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The Parson Russell terrier is a small terrier dog breed that is closely related to the Jack Russell, and is named after the man responsible for creating the early stages of both the Parson Russell and the Jack Russell: Reverend John “Jack” Russell. While there are many similarities between the Jack Russell and the Parson Russell terrier, the Parson Russell, or Parson Jack Russell terrier, is the show-standard variant, and the more common Jack Russell more the pet and working variant, although the Parson Russell should be a competent working dog too!
The Parson Russell is mainly white in colour, and can have either a rough, smooth or broken (mixed) coat. They are lively, clever and energetic, and can be rather a handful, although they do make for excellent pets and companions.
Generally, people who wish to own a Parson Russell terrier may be looking for a dog that they can use for showing, or at least, a dog that is a relatively good example of the breed, and in this article we will look at the breed standard and ideal traits of the Parson Russell terrier in more detail. Read on to learn more.
A breed standard is the set of guidelines that describes the ideal temperament, appearance and traits of any breed of dog, and is how dogs are scored for formal breed showing. Attaining the right combination of traits in any one dog at just the right level is both important and complicated, and obvious exaggerations of desirable traits are frowned upon as inappropriate.
The breed standard for any given dog should also ensure the welfare and ongoing security of the future of the breed, and not allow or encourage any traits that might work against this. The breed standards for showing purposes are drawn up by The Kennel Club, and may be reviewed from time to time.
The overall impression of the Parson Russell should be of an active, agile and bright dog that is alert and engaged. They should be flexible, balanced and workmanlike, and interestingly, scars attained from working roles are not classed as a showing fault.
As a breed that was originally created as a working dog, the Parson Russell should be confident, bold and generally happy, and also have the fitness and conformation to be able to go to ground, or pursue prey into burrows. Their temperament at all times should be confident and friendly.
The head itself should be wedge shaped, with a broad, flat skull that gently narrows towards the eyes. The nose should be black, and the eyes should be almond shaped and dark in colour, with a keen, alert expression. The ears should be v shaped and drop forwards, and be in proportion with the size of the head.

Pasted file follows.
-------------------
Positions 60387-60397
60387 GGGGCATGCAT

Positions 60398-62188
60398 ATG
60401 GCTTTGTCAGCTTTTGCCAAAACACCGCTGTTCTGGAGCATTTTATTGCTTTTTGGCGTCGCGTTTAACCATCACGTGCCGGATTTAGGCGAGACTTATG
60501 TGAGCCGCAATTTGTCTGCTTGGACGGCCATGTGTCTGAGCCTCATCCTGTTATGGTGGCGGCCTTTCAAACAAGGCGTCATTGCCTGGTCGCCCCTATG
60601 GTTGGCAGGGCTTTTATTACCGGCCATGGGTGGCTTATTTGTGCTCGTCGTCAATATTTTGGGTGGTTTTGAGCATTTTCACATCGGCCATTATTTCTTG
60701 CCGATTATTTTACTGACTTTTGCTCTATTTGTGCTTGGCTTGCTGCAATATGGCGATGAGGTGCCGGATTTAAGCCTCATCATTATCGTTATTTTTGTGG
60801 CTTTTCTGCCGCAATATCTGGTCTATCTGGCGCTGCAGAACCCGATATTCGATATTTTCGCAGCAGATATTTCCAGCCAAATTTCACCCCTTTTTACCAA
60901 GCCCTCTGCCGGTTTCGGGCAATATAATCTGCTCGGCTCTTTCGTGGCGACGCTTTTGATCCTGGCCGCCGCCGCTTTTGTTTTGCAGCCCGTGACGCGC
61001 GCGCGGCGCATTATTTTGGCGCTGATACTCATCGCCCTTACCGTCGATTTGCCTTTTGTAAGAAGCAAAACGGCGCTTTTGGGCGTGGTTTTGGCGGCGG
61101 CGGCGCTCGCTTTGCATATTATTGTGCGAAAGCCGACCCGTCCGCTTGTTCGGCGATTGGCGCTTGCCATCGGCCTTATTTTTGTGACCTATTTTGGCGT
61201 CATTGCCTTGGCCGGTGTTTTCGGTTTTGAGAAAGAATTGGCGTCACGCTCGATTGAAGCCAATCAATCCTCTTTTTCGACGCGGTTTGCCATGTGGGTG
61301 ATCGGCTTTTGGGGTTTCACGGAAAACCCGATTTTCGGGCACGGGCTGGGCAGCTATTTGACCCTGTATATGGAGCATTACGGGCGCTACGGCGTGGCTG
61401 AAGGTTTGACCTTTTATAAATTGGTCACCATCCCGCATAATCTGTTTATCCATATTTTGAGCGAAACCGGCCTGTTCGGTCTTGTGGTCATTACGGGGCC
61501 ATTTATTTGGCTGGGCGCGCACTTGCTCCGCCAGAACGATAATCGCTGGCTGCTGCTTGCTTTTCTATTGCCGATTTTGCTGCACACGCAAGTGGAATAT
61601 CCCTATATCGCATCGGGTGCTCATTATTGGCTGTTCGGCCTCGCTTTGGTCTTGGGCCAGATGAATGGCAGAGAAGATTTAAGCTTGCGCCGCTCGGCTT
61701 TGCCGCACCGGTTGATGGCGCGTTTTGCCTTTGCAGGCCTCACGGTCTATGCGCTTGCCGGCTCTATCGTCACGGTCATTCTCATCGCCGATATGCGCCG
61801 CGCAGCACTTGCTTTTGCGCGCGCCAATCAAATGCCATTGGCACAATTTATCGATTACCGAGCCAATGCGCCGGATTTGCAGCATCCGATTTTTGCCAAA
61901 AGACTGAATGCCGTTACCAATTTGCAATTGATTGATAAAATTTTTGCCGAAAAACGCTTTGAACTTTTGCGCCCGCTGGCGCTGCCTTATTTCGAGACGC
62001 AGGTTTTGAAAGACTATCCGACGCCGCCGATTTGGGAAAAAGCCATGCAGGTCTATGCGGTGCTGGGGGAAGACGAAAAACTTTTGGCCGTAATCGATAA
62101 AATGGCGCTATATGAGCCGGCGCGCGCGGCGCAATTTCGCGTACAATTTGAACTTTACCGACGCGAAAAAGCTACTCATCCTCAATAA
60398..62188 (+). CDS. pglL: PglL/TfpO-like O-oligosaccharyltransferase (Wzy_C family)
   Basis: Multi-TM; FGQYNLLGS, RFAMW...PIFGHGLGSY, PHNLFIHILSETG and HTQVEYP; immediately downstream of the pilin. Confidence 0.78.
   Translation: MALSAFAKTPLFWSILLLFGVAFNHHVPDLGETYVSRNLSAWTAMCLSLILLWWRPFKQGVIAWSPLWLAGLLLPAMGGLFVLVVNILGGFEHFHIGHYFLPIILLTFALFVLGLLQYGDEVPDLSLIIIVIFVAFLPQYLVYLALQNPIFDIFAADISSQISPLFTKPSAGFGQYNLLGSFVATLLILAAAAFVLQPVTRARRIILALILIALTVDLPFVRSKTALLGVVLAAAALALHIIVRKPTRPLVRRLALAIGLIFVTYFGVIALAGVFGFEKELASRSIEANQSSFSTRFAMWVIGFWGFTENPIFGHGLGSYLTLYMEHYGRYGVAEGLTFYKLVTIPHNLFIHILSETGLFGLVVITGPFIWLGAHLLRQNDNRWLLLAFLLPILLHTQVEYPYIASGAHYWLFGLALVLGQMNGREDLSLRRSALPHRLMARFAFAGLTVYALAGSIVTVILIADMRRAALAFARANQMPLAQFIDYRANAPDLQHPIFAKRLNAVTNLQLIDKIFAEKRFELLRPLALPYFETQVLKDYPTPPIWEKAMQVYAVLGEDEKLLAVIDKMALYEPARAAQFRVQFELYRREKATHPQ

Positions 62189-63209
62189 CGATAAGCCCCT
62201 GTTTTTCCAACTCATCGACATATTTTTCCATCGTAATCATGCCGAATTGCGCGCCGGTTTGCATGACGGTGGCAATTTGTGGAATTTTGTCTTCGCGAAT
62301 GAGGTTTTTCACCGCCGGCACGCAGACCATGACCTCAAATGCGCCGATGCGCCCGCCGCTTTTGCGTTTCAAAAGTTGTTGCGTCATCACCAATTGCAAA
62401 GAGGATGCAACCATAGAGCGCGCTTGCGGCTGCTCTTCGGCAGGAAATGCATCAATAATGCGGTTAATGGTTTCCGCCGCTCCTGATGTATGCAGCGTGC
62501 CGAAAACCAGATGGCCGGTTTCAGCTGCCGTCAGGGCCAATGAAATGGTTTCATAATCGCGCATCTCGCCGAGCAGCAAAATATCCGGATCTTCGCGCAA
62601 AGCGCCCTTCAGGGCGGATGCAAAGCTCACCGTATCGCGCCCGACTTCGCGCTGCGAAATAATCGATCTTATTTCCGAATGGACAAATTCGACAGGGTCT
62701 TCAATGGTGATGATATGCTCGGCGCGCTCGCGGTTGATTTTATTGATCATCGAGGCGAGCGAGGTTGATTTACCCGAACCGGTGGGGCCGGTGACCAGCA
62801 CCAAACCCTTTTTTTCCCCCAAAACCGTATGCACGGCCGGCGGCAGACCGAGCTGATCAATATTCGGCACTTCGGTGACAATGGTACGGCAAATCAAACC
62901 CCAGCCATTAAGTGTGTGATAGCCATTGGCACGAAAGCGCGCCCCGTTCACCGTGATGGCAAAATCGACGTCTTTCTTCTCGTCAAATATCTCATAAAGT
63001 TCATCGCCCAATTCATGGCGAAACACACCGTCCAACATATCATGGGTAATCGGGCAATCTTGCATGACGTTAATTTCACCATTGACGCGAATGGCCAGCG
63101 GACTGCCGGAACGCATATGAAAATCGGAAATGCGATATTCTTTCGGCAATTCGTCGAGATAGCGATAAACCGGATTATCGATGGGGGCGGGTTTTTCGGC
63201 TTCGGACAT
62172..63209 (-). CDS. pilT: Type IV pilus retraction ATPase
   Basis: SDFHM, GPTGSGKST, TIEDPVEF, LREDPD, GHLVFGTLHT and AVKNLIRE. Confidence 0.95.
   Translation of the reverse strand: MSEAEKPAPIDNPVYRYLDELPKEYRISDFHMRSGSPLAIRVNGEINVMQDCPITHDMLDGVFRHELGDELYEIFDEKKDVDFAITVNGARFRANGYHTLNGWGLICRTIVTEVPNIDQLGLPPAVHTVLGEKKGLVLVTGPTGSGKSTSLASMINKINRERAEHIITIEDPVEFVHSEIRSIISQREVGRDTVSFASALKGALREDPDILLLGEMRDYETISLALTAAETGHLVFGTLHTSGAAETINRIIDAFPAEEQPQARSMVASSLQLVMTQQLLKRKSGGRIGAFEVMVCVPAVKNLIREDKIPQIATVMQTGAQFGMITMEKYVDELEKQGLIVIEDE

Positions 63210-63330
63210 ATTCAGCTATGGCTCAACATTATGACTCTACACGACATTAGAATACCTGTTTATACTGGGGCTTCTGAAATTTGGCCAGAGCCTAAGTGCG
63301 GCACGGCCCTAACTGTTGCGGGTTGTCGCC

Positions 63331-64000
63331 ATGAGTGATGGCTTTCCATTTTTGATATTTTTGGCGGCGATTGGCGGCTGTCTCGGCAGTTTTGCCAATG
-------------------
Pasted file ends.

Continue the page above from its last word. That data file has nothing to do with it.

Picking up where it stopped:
The Parson Russell’s jaw should be muscular and have a strong bite, with a complete closed incisor bite and well sized teeth set squarely in the jaw.
The neck should gently widen towards the shoulders and be set well, with a muscular appearance. The shoulders should be well defined and laid back, with a long, sloping angle to them, and the elbows should sit close to the body.
The forelegs should be strong and straight with flexible pasterns, and slightly longer than the depth of the body, and the chest should be moderately deep.
The length between the shoulder and the point of the buttocks should be slightly longer than the height from the shoulder to the floor, and the ribs should be carried well back and in proportion to the build. The dog’s back should be strong and straight as well as supple, and the loins should be slightly arched, and reasonably long.
The hindquarters should be muscular and strong, with a good angulation of the stifle which is not over exaggerated. The hocks should be low and powerful, with lots of drive. The length of the tail should be in proportion with the body, moderately high set and preferably straight. The length of the tail should taper towards the tip, and should be carried reasonably high when working but may be carried lower when relaxed.
The paws should be compact with moderately arched toes and firm pads. The gait of the dog should be free striding and designed to cover the ground quickly, but without exaggeration. A high-stepping or overly shortened gait is classed as a fault.
The coat may be rough, smooth or broken, and should have an undercoat, and be relatively dense. The Parson Russell should not be clipped for showing.
The main colour of the dog should be white, with markings in either lemon, tan or black or all three. Generally, the colour points should be mainly across the head and base of the tail, although a little colour on the body is also permitted.
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